God said “Love Your Enemy,” and I obeyed him and loved myself.
These videos may help your understanding of psychotherapy.
More links on our reference pages
For Mental Wellness as much as for Mental Illness
Psychotherapy is not generally speaking a quick fix and the number of sessions varies from client to client. You can talk to your therapist and mutually decide on the time frame accounting for factors like nature of the problem and other constraints.
This too varies from client to client depending upon the nature and needs that arise in the therapy space. Typically your therapist will meet you once a week.
Charges vary widely in the psychotherapy space. No one should have to deprive themselves of this support because they can't pay. You can check out Fees here.
Life happens, an occasional missed session is fine. Your therapist and you will mutually work out an understanding of when and how to negotiate this terrain in anticipation of, or post such an event. If there are several misses, then your therapist will probably bring this up in session to see what is amiss.
I do see clients online. See response to next question.
Yes, I do offer online therapy sessions. Advantages are saving travel time, working from safety and comfort of your home esp if you are in different cities. Some clients however, are more comfortable and prefer in- person sessions. I would say, it is a personal preference. Try it and see what works for you. Many clients do a mix of online and personal sessions. In person sessions offer the possibility of process work, which is often challenging to do online.
The best advice I have is a) do your homework i.e. research online. You can check our reference section for articles and sites on this matter. b) go with your gut instinct. Do I feel heard? Do I feel safe? Can I share my troubles with this person? Am I feeling a positive change or shift in my life outside the therapy space? Give yourself 2-4 sessions before making a final choice, unless something is very off right from the start.
It sometimes helps to know what you want to work on when you first come to therapy. But even if you don't, your therapist is trained to help you identify and clarify what your goals may be.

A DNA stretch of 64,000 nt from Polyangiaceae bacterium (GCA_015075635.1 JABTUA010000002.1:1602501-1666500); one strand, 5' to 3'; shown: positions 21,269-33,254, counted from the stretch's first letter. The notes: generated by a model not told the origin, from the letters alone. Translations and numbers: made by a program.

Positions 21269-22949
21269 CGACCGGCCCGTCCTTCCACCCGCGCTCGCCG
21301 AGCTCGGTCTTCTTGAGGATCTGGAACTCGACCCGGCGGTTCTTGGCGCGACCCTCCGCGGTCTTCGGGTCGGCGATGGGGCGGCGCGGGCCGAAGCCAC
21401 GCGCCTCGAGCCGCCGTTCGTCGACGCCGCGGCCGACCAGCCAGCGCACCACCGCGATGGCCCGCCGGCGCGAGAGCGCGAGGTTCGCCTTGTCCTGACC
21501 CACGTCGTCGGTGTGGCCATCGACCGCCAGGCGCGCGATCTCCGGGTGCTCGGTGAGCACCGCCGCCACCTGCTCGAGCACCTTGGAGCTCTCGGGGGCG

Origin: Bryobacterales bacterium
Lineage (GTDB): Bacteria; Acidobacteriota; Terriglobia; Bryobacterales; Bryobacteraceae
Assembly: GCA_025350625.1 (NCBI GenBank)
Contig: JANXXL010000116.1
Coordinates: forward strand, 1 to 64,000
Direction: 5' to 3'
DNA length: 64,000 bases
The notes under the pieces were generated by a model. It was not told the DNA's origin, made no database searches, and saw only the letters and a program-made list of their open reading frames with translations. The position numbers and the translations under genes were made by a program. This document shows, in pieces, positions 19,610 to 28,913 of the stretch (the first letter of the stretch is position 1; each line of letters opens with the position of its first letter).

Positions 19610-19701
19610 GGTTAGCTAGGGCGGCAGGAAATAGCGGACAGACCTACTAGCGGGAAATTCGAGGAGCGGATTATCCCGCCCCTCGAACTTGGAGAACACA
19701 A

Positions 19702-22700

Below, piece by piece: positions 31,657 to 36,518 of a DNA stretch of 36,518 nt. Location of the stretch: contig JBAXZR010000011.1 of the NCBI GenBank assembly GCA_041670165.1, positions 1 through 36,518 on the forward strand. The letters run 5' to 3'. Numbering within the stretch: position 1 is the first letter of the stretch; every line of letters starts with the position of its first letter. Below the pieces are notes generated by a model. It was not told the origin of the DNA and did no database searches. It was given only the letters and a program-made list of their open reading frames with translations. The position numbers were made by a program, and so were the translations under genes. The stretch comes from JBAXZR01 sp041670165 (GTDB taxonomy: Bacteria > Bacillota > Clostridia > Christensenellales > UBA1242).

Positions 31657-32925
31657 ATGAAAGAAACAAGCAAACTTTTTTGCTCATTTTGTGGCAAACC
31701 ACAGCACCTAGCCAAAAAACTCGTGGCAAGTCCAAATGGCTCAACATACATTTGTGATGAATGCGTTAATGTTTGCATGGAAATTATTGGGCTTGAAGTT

The whole goal of therapy is to help you towards autonomy i.e build confidence, effectiveness and potency when you interface with life. Having said that, the process of arriving there may go through a temporary dependency phase. Secondly, this is your journey and you are an equal and active participant, rather than a passive recipient of treatment.
There are areas of overlap but generally, counselling works on a very specific problem(s), with the Adult in the here and now: problem solving if you will. Psychotherapy is deeper work with your inner child as well as with your Adult here and now ego state.
Please refer to our About page for details.
NO!! Your therapist CANNOT prescribe medication for you. Only a qualified medical practitioner, psychiatrist or doctor can.
Yes, a therapist is morally and ethically bound to refuse to work with a client she does not feel competent or able to support. If this happens, you can ask for clarification.
There are many different schools of therapy. The one that I use was founded by Eric Berne of "Games People Play" fame. TA takes a positive view of human nature and is based on the following premises:
You and I both have inherent worth, value and dignity as people regardless of external factors like education, gender, social or economic status etc. Our concerns are valid and we are both deserving of respect. Your essence as a human being is OK with me, even though your behaviour may not be.
With few exceptions we each have the capacity to think. Therefore it is our responsibility to decide what we want from life and we will then have to live with the consequences of those decisions.
We sometimes achieve change by insight into our old patterns of behaviour and sometimes we decide to pro-actively change those patterns: in so doing we make our own destiny.
(Reference: TA Today by Stewart and Joines)
Whatever the reason is that your are seeking therapy for, it can be daunting, partly due to the stigma around mental health and wellbeing. If you get past your hesitation however, it can be a rich and rewarding experience.
You can expect at the very least to be heard and listened to with empathy and understanding. To not be judged. At the very best you will begin to resolve your difficulties and heal your pain. You will begin to re-/gain autonomy i.e. start showing up with confidence, effectiveness and potency when you interface with your life.
Therapy is not like taking a pill and the therapist is not a doctor. In the sense that therapy is not done to you and you are not a passive recipient. The therapist is not an expert on you: you are. You will therefore be an equal and active participant in your healing. In that sense, TA therapy is a contractual method where therapist and client take joint responsibility to achieve the client's stated and agreed upon goals. If your goals aren't clear on the outset - that is fine too - we aren't always clear about what we want. The therapist is trained to help you clarify them as you go along. The therapist will support you with care and understanding. She will do so with open and honest communication and invite you to do the same.
This website provides a good overview of the process and tells you what you can expect and how to choose the right therapist for you.
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